In the fourth round of his UFC welterweight title fight against Tyron Woodley last November, Stephen Thompson won. It wasn’t a victory that went on his record or earned him a championship belt. You might say it was more important than that.
“I took a beating in that fourth round, but I learned a lot about myself and I gained a lot more fans after that, just inspiring people,” Thompson said. “And I think that’s awesome.”
It was. It was the moment when you saw that Thompson wasn’t just a flashy knockout artist who was great at being the hammer. As he was rocked, dropped and nearly submitted by Woodley, “Wonderboy” proved that he could survive being the nail and still come out of his corner for the fifth and final round and win it on all three judges’ scorecards.
He wouldn’t win the fight, but neither did Woodley, with the final draw verdict prompting an immediate rematch that takes place this Saturday in Las Vegas. But the final result wasn’t the most important part of that UFC 205 bout — it was the journey to get there.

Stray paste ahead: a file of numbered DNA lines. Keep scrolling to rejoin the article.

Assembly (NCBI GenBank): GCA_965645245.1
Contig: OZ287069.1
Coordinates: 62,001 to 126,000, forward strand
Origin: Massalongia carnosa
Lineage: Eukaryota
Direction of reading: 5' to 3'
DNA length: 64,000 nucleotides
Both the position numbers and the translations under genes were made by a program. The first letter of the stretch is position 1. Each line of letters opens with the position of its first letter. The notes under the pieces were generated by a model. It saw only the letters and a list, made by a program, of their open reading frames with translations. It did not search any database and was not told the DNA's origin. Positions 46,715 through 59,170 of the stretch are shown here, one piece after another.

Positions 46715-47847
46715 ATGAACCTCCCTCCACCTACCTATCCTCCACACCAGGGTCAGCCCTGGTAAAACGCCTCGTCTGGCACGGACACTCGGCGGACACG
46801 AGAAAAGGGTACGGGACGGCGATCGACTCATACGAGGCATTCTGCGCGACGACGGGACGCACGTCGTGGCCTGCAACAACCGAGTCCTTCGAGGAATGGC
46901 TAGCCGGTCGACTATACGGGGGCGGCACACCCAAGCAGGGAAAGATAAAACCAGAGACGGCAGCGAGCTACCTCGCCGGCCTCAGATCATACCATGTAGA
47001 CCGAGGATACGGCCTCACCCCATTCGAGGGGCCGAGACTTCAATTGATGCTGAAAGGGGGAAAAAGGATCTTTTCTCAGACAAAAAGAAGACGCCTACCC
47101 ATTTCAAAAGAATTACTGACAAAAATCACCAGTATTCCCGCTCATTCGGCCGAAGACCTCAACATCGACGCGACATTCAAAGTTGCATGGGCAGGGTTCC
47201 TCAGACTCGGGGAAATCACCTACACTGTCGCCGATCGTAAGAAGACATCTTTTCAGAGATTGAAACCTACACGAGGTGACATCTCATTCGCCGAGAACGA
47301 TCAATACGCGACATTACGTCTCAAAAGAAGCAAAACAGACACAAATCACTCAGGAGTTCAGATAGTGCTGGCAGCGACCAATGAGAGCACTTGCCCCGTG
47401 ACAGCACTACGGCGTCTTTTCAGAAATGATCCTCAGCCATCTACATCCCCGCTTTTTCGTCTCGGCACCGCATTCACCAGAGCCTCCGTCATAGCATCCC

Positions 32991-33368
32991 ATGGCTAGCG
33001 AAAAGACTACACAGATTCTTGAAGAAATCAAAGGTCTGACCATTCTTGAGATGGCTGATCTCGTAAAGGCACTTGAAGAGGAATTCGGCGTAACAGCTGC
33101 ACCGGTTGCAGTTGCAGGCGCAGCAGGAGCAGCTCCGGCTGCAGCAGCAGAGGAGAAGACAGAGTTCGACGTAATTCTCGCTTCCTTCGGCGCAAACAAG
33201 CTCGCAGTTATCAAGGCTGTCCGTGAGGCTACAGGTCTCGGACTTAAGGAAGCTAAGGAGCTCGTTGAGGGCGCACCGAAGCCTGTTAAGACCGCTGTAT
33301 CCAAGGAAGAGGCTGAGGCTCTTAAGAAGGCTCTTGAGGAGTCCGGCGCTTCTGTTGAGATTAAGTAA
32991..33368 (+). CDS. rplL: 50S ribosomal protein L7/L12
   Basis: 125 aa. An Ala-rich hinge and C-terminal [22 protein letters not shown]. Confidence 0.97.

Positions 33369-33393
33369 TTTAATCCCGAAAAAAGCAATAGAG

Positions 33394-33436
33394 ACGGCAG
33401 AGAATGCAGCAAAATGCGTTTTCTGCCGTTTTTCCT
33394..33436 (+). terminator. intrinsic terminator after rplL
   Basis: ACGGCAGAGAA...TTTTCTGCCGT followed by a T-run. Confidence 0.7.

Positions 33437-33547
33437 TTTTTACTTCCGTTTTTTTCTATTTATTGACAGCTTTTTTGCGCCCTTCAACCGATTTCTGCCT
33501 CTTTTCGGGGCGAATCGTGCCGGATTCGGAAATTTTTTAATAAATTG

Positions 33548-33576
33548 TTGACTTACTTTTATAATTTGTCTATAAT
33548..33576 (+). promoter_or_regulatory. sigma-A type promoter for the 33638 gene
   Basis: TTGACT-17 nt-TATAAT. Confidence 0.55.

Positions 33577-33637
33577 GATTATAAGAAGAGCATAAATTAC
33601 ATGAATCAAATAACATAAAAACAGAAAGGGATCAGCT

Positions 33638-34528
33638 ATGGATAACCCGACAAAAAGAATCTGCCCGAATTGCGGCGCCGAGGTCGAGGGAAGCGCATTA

“You’re being pushed to your limits, and where most people would give up, you’re finishing on top and you’re conquering that fear that everybody has or getting tired or getting knocked out or almost getting choked out,” Thompson said. “When you conquer that, it’s one of the best feelings ever.”
If Thompson was known as one of the most affable and glass half-full fighters in the UFC before Nov. 12, that night didn’t change anything in the slightest. If anything, he’s embracing life in the octagon even more heading into the UFC 209 main event.
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